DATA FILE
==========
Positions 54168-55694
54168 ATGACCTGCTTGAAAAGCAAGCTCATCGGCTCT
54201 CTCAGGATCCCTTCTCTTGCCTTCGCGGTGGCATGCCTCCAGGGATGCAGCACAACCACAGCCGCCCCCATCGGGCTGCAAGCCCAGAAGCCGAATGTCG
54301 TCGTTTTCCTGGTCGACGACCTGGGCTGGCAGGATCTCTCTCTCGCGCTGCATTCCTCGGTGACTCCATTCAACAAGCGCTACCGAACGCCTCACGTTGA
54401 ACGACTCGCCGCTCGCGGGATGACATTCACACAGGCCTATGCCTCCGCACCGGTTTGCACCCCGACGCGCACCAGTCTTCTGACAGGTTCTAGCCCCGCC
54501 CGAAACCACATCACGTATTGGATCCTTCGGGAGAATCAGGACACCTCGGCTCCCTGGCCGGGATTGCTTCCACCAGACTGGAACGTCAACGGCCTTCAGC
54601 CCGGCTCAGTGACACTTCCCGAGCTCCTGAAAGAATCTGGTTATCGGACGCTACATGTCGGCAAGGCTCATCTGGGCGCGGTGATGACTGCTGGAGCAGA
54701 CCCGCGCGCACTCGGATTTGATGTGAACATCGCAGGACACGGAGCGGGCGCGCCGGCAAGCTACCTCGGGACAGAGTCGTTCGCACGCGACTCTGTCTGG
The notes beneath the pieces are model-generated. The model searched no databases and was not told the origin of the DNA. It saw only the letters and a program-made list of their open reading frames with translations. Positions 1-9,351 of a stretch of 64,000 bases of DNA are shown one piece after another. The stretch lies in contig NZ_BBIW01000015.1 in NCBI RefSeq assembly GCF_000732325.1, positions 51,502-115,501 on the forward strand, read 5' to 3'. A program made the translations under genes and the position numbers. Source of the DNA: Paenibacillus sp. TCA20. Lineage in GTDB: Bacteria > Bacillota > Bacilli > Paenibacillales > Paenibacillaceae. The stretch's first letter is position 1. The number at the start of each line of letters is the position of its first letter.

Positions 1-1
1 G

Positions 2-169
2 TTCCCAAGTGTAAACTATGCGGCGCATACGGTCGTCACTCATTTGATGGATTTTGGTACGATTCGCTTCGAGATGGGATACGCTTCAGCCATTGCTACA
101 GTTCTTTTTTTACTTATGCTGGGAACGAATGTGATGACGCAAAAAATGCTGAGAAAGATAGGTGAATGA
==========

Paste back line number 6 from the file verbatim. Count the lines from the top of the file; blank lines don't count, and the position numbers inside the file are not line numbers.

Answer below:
54501 CGAAACCACATCACGTATTGGATCCTTCGGGAGAATCAGGACACCTCGGCTCCCTGGCCGGGATTGCTTCCACCAGACTGGAACGTCAACGGCCTTCAGC